As the demand has grown, so has the supply, mostly through the “deep web,” otherwise known as the “dark web,” the “invisible web” or the “hidden web.” This is the part of the internet that is off limits to traditional search engines, where illicit trading takes place at such locations as the infamous drug bazaar called Silk Road. According to Rand Corporation, “Europe represents the largest market for arms trade on the dark web, generating revenues that are around five times higher than the U.S.” Since America’s gun industry generates in excess of $15 billion in annual sales, the dark web is responsible for upwards of $75 billion in firearms sales annually in Europe, as citizens increasingly look to themselves for their personal safety.

The flood of illicit (that is to say, non-government-approved) firearms is exploding, with Small Arms Survey estimating there are nearly a billion firearms held in private hands – nearly 100 million of them in Europe. Those numbers are increasing, to the consternation of the anti-gun media such as the British tabloid Daily Mail. It expressed concern over the number of those firearms that are flooding into the country despite the best efforts of local police to keep them out. The head of Britain’s task force for serious and organized crime, Chief Constable Andy Cooke, told Daily Mail that the number of firearms rose significantly in 2018 and “will continue to go up in 2019.”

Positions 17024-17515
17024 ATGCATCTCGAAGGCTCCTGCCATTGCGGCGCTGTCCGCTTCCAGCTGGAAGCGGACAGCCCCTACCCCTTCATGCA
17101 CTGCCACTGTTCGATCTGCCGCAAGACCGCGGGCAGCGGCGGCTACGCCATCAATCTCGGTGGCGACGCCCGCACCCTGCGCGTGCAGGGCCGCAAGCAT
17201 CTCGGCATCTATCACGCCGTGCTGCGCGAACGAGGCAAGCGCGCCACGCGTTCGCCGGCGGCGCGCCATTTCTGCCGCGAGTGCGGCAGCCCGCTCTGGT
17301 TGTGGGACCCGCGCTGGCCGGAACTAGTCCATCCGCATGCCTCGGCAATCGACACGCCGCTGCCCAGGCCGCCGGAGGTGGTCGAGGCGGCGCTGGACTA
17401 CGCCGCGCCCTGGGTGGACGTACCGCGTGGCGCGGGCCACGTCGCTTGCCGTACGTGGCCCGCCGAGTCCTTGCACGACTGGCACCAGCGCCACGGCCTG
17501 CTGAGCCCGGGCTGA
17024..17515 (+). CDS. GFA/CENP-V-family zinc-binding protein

Cooke is doing all he can to stop the flow, but his efforts are puny compared to the supply demanded by citizens increasingly concerned over their personal safety: “We are doing all we can. We are not in a position to stop it any time soon … the problem is such that despite a number of excellent firearms seizures, I expect the rise in supply to be a continuing issue.”

This is welcome news. Not only is violent crime likely to drop, as criminals will no longer face defenseless victims, but the resurgence in personal responsibility is likely to be ameliorative to the culture as well. Criminals will increasingly face the existential question when targeting a potentially armed citizen, while terrorists who have already answered that question will find their lives being ended with “extreme prejudice” by newly armed private citizens long before they can complete their missions.

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Sources:

Quote from Al Capone

The Wall Street Journal: Gun Use Surges in Europe, Where Firearms Are Rare

The Wall Street Journal: Europe Faces Continuing Terror Threat, While Concerns in U.S. Ebb, Study Finds

The Wall Street Journal: Gunman in Strasbourg Kills Three People Near Christmas Market

DailyMail.co.uk: Guns smuggled from Eastern Europe and the Balkans are fueling dramatic rise in illegal weapons on UK streets, top police chief warns

Background on Small Arms Survey

Background on Dark Web

Background on Darknet

Background on Deep Web

The 2018 Strasbourg attack

Background on the Center for Strategic and International Studies

CNBC.com: America’s Gun Business, By the Numbers